By Anupum Pant
Heart and Pacemakers
Your heart is a complex device. It comes with its own sophisticated electrical system that controls the rate and rhythm of your heartbeats. The electrical system is responsible to make the heart contract and as a result pump blood into your body. It is required to keep a proper rate and rhythm. There is a whole lot to learn about how the human heart works. But that is for some other day. Or, you can read it here – [Link]
As years pass, like any other electrical system, even the heart is prone to electrical faults. Faulty signals can make the rhythmic beating, non-rhythmic. This can make life difficult for a person. Enter pacemaker…
Pacemakers are small devices that are placed in the chest. They use low energy pulses to maintain the rate and rhythm of your heartbeats by overcoming the faulty electrical signals. Sometimes Permanent pacemakers have to be used to control long-term heart problems. For this, they are required to run for a long time without replacement. Who’d want their chest dug every two months to replace the pacemaker battery?!
Nuclear batteries work due to a nonstop radioactive decay of certain elements. They can last for incredibly long times. Due to their extremely long lives and high densities they are used in space devices and other underwater systems; basically, in systems where replacement of batteries is not an option. So, scientists from the past thought – why not use them to power pacemakers too!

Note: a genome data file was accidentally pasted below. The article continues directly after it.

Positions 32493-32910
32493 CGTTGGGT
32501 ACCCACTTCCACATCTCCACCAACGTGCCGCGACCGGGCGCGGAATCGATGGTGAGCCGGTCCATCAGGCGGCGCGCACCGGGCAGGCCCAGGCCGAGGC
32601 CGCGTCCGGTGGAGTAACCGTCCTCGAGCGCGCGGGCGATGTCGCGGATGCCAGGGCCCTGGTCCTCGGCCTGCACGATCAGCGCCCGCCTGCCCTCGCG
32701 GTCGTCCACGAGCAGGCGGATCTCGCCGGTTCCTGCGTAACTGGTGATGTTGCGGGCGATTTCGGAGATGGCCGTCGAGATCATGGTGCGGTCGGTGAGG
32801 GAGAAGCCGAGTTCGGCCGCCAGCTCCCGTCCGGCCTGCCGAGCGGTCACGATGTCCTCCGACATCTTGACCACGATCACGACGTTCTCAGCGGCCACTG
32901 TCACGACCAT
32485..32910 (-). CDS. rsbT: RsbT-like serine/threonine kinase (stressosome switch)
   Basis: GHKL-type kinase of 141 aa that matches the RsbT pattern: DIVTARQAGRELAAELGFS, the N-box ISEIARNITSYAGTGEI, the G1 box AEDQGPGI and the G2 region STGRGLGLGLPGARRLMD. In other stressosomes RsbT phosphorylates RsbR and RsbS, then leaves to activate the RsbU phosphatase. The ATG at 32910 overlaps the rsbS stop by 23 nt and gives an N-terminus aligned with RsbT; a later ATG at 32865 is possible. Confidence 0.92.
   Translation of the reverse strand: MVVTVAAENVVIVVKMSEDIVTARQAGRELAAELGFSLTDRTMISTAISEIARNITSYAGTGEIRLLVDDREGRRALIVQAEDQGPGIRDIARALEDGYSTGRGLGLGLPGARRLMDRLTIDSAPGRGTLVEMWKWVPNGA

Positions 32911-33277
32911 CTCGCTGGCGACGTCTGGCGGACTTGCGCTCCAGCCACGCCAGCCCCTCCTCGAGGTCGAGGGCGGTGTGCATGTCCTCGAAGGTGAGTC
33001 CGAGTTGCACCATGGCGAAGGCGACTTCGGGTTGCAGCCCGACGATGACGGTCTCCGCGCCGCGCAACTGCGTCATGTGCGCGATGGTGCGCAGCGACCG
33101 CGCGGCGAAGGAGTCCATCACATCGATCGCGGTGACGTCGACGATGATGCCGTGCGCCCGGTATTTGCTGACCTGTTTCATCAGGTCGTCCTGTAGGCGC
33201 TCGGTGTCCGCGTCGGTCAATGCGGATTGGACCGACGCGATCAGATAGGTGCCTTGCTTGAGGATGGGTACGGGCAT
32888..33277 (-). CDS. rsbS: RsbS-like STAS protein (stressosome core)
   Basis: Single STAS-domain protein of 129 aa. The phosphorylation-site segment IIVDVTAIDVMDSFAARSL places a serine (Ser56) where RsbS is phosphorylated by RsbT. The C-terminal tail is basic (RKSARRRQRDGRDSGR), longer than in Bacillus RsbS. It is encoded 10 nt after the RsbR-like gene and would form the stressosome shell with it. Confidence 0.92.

In the 1960s, scientists at the Los Alamos Scientific Laboratory in New Mexico began exploring the feasibility of being able to use nuclear power for pacemakers. The idea was to develop a penny sized battery that could be used with a pacemaker and could be implanted in a human body. It was made. And they decided to call it an atomic battery or Radioisotope battery or simply a nuclear battery.
Despite bearing the name “nuclear” battery, they were not really little nuclear reactors as they didn’t use chain reactions to produce energy. So, there was no danger of a meltdown. They were safe devices. No radiation related issues were ever reported.
Agreed these batteries were costly and weighed a lot, but that was not the problem. The big problem was that they contained hazardous material which had to be recovered once a patient died. There were several instances when a person had died; the living relative had returned the nuclear battery, but the Nuclear Regulatory Commission never received it.
However, later in the year 1988 last of the nuclear batteries were used. Now they were being replaced with long lasting (~10 years) lithium batteries.
Even today Los Alamos National Laboratory has a fact sheet on their website that mentions what to do in case you find a nuclear battery.